Data Acquisition

Data Acquisition, DAQ March 1, 1999

HMI Software Blasting the Boundaries

Opportunities for manufacturing process improvement now come from beyond the boundaries of the machine line. Human-machine interface (HMI) packages that provide only a look inside the controller are quickly becoming inadequate. With Information Technology (IT) programmers and analysts looking for real-time information, HMI vendors are providing controls engineers with solutions.

Data Acquisition, DAQ March 1, 1999

Programmable temperature data logging

San Diego, Calif. —Doric 5000 digital temperature indicator/data logger features built-in programmability, RS-232 serial communications, four-digit alphanumeric display, six thermocouple and two RTD types, selectable resolution, and scalable analog output. Users can configure calibration of sensor type, sampling rate, limit settings, and resolution directly from the front panel.

By Staff
Data Acquisition, DAQ December 15, 1998

Glass Maker Sees Clear Advantages of an Automated Laboratory

In order to keep pace with value-added demands of the automotive and architectural glass markets, PPG Industries uses computer modeling and experimental design techniques to engineer high performance coated glass products. Costly production trials were a means of obtaining test samples to verify quality and performance characteristics before a coated product is commercialized.

By Jay E. Grassel, Sr., and Richard M. Brueggman
Data Acquisition, DAQ December 1, 1998

Thousands of innovations showcased

Elsag Bailey Process Automation (Wickliffe, O.) launched its new Bailey Hartman&Braun Symphony Solo compact control system, which provides a migration path from compact control applications to enterprise management. Symphony Solo combines Elsag Bailey’s Freelance 2000 control system architecture with the Maestro/Conductor NT Human Interface System of the Symphony Enterprise Management and Control System. For more information, visit . As part of its Uniformance software suite, Honeywell Industrial Automation and Control (Phoenix, Ariz.) introduced its Batch Information Manager, which is integrated with its Total Plant Batch solution.The company also debuted OpenField, its FOUNDATION Fieldbus solution that is integrated with Total Plant.

By Staff
Data Acquisition, DAQ December 1, 1998

Ci Technologies launches Citect 5.20

Incorporating essential technologies, such as ActiveX and COM/DCOM, Ci Technologies recently introduced Citect for Windows Version 5.20, the latest incarnation of its supervisory control and data acquisition (SCADA) software. Showed at the recent ISA Expo/98 in Houston, Citect 5.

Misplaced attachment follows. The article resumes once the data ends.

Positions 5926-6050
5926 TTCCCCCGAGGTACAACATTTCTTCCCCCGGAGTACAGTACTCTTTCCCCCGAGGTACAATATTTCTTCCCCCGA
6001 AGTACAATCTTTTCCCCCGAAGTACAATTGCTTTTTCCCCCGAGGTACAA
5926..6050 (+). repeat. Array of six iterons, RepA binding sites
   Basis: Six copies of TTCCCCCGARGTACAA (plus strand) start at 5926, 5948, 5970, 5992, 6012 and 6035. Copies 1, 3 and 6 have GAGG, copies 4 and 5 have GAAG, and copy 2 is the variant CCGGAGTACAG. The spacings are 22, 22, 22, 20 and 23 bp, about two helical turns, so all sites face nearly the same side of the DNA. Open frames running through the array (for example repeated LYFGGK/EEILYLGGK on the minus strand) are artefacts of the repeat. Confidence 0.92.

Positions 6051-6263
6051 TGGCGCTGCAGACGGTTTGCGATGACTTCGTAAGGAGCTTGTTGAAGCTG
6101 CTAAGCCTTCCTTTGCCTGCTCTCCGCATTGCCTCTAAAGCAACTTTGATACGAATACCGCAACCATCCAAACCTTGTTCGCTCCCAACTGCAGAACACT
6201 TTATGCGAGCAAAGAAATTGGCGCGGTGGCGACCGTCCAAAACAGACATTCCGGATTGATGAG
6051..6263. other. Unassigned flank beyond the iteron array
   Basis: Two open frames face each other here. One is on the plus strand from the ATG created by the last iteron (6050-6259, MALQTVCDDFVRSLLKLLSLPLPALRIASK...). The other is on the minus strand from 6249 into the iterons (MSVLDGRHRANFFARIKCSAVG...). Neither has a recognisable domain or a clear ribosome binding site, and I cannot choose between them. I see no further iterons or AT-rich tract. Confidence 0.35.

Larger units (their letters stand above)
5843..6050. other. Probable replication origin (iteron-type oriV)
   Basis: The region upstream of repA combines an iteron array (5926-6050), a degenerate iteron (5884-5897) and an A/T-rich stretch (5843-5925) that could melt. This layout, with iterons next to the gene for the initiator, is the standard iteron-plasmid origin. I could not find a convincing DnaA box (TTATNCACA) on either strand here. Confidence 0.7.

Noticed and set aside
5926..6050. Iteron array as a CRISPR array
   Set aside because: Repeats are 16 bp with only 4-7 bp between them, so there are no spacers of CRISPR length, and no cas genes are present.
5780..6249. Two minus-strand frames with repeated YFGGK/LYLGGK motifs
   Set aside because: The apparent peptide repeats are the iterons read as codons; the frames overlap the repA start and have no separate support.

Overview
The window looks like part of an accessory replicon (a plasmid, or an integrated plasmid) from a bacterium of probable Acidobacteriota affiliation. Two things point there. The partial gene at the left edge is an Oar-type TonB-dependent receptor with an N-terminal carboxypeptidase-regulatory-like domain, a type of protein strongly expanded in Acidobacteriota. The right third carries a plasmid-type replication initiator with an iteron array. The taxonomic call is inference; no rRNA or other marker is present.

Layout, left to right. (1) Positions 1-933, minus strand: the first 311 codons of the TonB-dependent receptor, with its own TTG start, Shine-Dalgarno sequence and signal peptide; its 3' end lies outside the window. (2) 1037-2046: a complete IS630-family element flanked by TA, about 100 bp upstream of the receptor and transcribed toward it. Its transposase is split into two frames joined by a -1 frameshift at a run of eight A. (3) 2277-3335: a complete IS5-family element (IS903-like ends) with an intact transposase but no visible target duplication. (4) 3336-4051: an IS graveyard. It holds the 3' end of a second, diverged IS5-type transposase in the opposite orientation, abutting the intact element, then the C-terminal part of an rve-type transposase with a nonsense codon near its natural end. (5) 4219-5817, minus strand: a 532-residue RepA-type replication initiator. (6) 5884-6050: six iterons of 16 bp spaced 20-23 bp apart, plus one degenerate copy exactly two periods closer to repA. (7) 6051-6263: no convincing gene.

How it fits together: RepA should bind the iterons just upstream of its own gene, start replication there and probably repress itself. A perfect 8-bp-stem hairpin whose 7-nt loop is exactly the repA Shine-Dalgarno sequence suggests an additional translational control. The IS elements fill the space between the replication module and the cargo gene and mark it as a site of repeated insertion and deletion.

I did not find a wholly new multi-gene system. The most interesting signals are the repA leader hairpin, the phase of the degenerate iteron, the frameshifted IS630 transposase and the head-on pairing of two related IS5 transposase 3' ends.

By Staff
Data Acquisition, DAQ October 1, 1998

Ethernet data acquisition system

Tucson, Ariz. —Industrially hardened in a NEMA 12 enclosure, the EDAS-1027E offers 16 channels of remote digital I/O, programmable as inputs or outputs in two 8-bit ports. All digital inputs can be configured for state detection, latching, or general-purpose counting up to 100 Hz. Eight of the digital output channels can be individually configured for predetermined output states at power...

By Staff
Data Acquisition, DAQ August 1, 1998

Latest WinWedge software

Philadelphia, Pa.— Winwedge has added serial data acquisition and instrument control to Excel, Access, VB, math and statistical software, Microsoft Windows, Windows 95, or NT applications. Automatically collects data from gages, scales, sensors, flowmeters, densitometers, bar-code scanners, PLCs, data loggers, modems, measuring devices, and laboratory instruments, or serial device.

By Staff
Data Acquisition, DAQ July 1, 1998

Software simulates automation on world’s largest dredger

The biggest applications—like the biggest shows—need the best rehearsals. Building the largest dredger on earth is a titanic event, but automating the vessel until it needs only a 40-person crew compounds the challenge. Using software to simulate and test crucial control systems can help such enormous projects succeed and cut costs.

By Staff
Data Acquisition, DAQ June 1, 1998

Intelligent I/O subsystem

San Diego, Calif. —Software addressing, optical isolation, RS-485 communications over twisted pairs, and 1.2 to 28.2 kb/sec rates are a few of the features of the remote intelligent data acquisition and control system (RDICS) I/O pods. Each RDICS pod uses ASCII string functions and is remotely programmed from applications such as Basic, C[++], or TurboPascal.

By Staff
Data Acquisition, DAQ May 1, 1998

OPC Solves the I/O Driver Problem

In factory automation there are many different devices, protocols, and industrial network standards. As a result, each software vendor is responsible for connectivity from automation applications to other vendors' hardware products. An additional complication is that these devices and protocols are always evolving.

By Al Chisholm, OPC Foundation